Mavriky Kalugin, Vice President for Production and Processing of PJSC Ukrnafta, has been working for the company since 2016. In four years, Ukrnafta has made an enormous breakthrough in production. The company has changed its long-term downward trend and shows excellent production results. However, resources and opportunities for further growth are almost exhausted, and without proper investments, production is expected to fall. In May, for the first time in two years, Ukrnafta announced a reduction in oil production by 1.3% and natural gas by 1.7% compared to the same period in 2019. We, of course, asked for the company’s insight. And we have an exciting conversation to share with our readers.
For the first time in years, you've had a production decline. What's the reason?
From a technical perspective, a production decline is expected as oil reserves are exhausted and depleted. Today, the decline is caused by increased idling of wells during overhauls. But the main reason is a minimal investment program. Here's an example: we can't purchase what we need in the required amounts, for example, oil well tubing or submersible equipment and chemicals. For instance, how we change the pumps. As soon as the submersible equipment fails, we lift it from the well, check it, and if it's not working, we change it for a reliable one. Today, however, we lack sufficient reserves, and we have to fix problems during repairs on-site by reinstalling the same equipment. It all leads to idling. An extra seven days of downtime are minus seven days of production. We are trying to reduce this time, but it also requires investment in specialized equipment, as the one we have has become worn out. At the same time, it's important to know that we've been increasing our time between failures lately. Earlier one pump was running for 180 days, and today this period is over 200 days. It is a positive change that supports the stabilization of our production.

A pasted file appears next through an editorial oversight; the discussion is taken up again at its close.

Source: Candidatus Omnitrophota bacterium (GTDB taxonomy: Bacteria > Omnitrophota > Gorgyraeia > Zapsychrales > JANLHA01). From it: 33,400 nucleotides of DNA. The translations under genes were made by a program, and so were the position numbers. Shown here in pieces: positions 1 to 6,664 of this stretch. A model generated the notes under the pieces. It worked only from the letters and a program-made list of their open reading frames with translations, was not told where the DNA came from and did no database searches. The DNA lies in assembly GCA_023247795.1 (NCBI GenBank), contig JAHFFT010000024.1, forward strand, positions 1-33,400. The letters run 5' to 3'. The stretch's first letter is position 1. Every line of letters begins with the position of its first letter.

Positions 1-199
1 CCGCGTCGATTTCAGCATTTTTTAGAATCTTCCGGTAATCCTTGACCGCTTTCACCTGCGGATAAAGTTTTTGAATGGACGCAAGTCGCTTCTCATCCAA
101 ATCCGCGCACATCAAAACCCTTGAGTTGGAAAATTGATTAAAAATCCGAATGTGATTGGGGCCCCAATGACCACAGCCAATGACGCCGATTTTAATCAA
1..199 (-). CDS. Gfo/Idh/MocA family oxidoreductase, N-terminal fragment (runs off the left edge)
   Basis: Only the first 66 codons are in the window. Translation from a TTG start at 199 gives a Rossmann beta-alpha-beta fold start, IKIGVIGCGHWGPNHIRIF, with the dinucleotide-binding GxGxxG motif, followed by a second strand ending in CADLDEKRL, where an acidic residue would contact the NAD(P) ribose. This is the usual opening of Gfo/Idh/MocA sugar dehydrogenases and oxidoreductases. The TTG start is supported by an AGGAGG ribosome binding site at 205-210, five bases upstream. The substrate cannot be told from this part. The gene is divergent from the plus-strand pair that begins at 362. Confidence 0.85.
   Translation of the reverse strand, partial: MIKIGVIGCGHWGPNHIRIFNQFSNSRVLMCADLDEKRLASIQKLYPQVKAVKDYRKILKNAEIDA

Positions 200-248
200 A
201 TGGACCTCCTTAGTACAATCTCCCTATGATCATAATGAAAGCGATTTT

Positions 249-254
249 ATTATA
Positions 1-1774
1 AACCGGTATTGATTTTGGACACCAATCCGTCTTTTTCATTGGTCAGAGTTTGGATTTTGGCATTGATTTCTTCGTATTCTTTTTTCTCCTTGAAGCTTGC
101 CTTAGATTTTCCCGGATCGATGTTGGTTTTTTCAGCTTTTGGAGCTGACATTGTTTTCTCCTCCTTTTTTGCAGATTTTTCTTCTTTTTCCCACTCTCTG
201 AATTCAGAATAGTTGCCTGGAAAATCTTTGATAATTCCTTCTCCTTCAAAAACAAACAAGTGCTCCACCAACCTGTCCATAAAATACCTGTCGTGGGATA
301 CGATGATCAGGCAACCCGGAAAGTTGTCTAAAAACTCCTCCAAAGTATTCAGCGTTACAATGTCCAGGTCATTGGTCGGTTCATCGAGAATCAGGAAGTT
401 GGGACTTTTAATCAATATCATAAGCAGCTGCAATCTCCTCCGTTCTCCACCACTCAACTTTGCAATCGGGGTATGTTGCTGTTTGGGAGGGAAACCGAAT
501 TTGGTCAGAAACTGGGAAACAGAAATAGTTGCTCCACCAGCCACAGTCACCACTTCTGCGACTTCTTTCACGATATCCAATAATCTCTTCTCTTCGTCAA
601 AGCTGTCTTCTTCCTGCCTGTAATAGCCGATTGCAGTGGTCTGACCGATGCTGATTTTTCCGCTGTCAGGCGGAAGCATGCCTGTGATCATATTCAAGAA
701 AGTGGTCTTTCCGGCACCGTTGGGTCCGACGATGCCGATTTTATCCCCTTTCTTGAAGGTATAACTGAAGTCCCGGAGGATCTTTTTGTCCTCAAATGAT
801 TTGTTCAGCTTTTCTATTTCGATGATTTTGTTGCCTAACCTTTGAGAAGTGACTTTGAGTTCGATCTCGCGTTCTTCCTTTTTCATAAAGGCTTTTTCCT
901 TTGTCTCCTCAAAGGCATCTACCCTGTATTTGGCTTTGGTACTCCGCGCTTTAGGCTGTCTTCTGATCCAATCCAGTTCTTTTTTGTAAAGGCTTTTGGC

In terms of statistics, we observe a decline of production base. If we do nothing, we can expect 16-18% loss per year across the company. This year, we predicted its decline by 13%. To maintain the production base level, we have to change wells pumps (electric centrifugal pumps and rod pumps) about 2,000 times a year. What does that mean? On average we visit one well twice a year. It requires a lot of work: the arrival of special vehicles, the same team stops the well, lifts all equipment, performs diagnostics to understand the cause of the failure. And sometimes the team simply never reaches the well because of the equipment breakdown. After all, it needs to be updated continuously or repaired. But our funding is not enough to purchase necessary spare parts. Without sufficient investment, it isn't easy.